This is a fiery chili paste, which was shared with me from my friends in New Delhi. It is wonderful and a must for chili and garlic lovers.


1 lb. Red Bullet chilies (or ripe jalapenos), or other hot red chili
2.5  oz. fresh Garlic cloves, peeled and crushed
Juice of two Lemons
2 Tbsp. of Rice Vinegar
1 tsp Salt
1 tsp Sugar 

Grind everything together in a food processor and store in the refrigerator in a glass jar. It is better after aging for a few days to a week. It will keep for months.

Gai Pad Prik/Chicken with Hot Chilies

Thailand has always been one of my favorite places to visit. There are wonderful people, amazing sights and fantastic food. What more could you ask for?

I wanted to share some simple Thai recipes, as I know most of you love Thai food, but many people think it\’s complicated to prepare. Actually it\’s very easy if you follow a few simple steps. Bottom line, you need to have everything prepared and ready to go before you start and then it\’s just a matter of putting it all into the wok in sequence.

Make sure you are careful with your ingredients, as the flavor is well balanced, so the ingredients are key. If you have any questions about the ingredients, just refer back to the \”Thoughts on Setting up your Kitchen\” post in December 2010. Experiment and have fun.

Here is a very basic Thai stir fry dish, which can be ready in 20 mintues from start to finish. This is my absolute favorite, and it is very easy to make. Warning: it can be really hot, and in Thailand, it can be like napalm! If you find the Thai chilies to be too hot, then you can substitute jalapenos or serranos.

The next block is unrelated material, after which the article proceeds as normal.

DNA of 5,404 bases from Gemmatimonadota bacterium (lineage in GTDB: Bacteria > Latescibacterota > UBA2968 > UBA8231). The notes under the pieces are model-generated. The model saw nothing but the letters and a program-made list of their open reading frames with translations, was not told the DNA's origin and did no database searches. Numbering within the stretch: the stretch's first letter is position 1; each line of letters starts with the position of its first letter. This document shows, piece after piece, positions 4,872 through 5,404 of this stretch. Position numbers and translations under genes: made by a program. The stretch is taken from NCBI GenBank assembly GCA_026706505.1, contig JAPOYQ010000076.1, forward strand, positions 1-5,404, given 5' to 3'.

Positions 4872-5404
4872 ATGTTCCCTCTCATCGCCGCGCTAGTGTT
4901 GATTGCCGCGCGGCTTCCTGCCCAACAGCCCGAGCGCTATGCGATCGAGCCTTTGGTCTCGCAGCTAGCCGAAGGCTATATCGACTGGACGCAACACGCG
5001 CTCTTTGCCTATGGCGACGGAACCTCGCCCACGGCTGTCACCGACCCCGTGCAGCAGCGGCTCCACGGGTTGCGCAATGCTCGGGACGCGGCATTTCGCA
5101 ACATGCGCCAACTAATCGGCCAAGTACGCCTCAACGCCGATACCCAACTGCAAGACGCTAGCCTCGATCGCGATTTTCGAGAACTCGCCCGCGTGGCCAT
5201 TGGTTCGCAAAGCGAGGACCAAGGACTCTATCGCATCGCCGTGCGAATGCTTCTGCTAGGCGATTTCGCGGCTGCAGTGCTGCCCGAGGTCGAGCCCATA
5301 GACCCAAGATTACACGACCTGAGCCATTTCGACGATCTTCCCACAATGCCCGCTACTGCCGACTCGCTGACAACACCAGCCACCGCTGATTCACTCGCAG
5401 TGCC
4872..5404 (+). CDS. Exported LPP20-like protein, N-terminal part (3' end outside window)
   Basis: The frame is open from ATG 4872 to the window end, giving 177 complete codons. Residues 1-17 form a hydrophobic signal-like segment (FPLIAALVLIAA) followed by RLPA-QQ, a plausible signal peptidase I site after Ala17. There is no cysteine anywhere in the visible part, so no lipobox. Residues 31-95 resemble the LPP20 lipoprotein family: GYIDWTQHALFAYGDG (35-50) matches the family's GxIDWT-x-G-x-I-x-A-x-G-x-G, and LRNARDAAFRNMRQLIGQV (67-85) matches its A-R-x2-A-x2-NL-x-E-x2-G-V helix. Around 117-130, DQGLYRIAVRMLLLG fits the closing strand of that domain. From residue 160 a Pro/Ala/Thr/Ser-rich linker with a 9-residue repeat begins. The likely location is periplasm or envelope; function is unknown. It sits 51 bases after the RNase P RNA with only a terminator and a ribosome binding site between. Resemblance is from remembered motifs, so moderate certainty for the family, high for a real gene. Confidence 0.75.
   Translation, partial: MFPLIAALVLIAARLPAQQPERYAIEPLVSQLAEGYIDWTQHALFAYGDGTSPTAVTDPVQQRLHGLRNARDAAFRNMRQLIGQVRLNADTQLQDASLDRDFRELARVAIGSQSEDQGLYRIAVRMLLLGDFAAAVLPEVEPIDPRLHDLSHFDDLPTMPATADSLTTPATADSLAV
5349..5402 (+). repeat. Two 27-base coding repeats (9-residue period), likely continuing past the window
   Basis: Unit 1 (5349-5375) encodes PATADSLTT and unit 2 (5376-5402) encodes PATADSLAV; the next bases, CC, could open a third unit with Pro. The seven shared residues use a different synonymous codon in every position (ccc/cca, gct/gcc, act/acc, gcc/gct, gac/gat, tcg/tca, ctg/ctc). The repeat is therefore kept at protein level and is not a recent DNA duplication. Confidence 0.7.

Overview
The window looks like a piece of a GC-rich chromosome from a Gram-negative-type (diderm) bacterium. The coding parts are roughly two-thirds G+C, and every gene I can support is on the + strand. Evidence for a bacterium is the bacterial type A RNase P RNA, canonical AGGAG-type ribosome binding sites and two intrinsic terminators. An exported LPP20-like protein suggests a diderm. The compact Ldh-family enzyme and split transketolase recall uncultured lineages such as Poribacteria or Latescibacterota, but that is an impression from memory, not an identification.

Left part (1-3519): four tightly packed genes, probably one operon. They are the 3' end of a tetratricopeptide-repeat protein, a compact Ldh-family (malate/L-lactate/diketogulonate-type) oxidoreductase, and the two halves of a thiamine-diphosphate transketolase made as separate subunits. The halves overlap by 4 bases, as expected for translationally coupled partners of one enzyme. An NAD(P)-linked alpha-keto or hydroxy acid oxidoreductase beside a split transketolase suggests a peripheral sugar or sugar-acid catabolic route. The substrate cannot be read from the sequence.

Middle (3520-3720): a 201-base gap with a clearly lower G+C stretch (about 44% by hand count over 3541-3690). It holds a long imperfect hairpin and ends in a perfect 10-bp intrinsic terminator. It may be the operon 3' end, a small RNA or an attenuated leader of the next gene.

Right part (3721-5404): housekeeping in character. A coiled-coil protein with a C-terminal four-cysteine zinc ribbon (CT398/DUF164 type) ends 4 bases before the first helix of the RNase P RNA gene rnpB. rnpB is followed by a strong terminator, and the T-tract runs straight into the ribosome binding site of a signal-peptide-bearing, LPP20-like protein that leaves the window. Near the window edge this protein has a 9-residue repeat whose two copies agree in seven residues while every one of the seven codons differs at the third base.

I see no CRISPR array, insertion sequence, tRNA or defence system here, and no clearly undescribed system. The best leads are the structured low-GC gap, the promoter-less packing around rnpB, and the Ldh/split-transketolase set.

Hint: Remember that the most intense heat in any chili is in the seeds and membrane, so removing the seeds and surrounding membrane will give you the wonderful flavor without the intense heat. Always wash your hands after chopping chilies, as touching your eyes or skin can give you a really uncomfortable burning sensation.


¾ lb. Skinless, boneless Chicken breast, ground, and marinated in 1 Tbsp. of fish sauce
1 sliced large Onion
1 sliced sweet Red Pepper
 finely chopped Thai Chilies
2 Tbsp. of Peanut or another Vegetable oil
3 cloves chopped Garlic
2-inch piece of chopped fresh Ginger

Sauce, this will be added at the end.

2 Tbsp. Fish Sauce
1 Tbsp Light Soy Sauce
2 tsp. white sugar, brown sugar or palm sugar

Start the heat under your wok, or a large skillet may also be used. The key is to heat the pan before you add the oil. After pan has heated for about 1-2 minutes, add the oil. 

Then quickly add the ginger and the garlic. Just cook it for 30 seconds or so and then 
add the chicken and stir-fry until the pinkness is just gone. This takes only about 2 to 3 minutes. 

Add the onions and peppers, and cook until they soften slightly and add the sauce that you prepared earlier.

Stir this in and cook for 1 to 2 minutes at the most and serve with steamed Jasmine white or brown rice.

Poulet au Lyonnais/Chicken in Dijon Cream Sauce

This is a wonderful dish, which reflects the rustic cuisine of the Lyon region perfectly. The use of Dijon mustard is a must.

Should you want to lighten it up a bit, you may also use plain Greek style yogurt instead of the sour cream, but be careful as the yogurt tends to break if cooked too much. It won’t affect the taste to much, but the sauce will be less pristine and authentic.


8 Chicken Thighs with bone in
4 Tbsp Butter
1 Large Onion chopped
16 oz of Mushrooms, sliced in half
1 Shallot minced
1 cup of Chicken broth
1 pint of Crème Fraiche or Sour Cream
1 pint of Heavy Cream
1/2 bunch of fresh Tarragon, chopped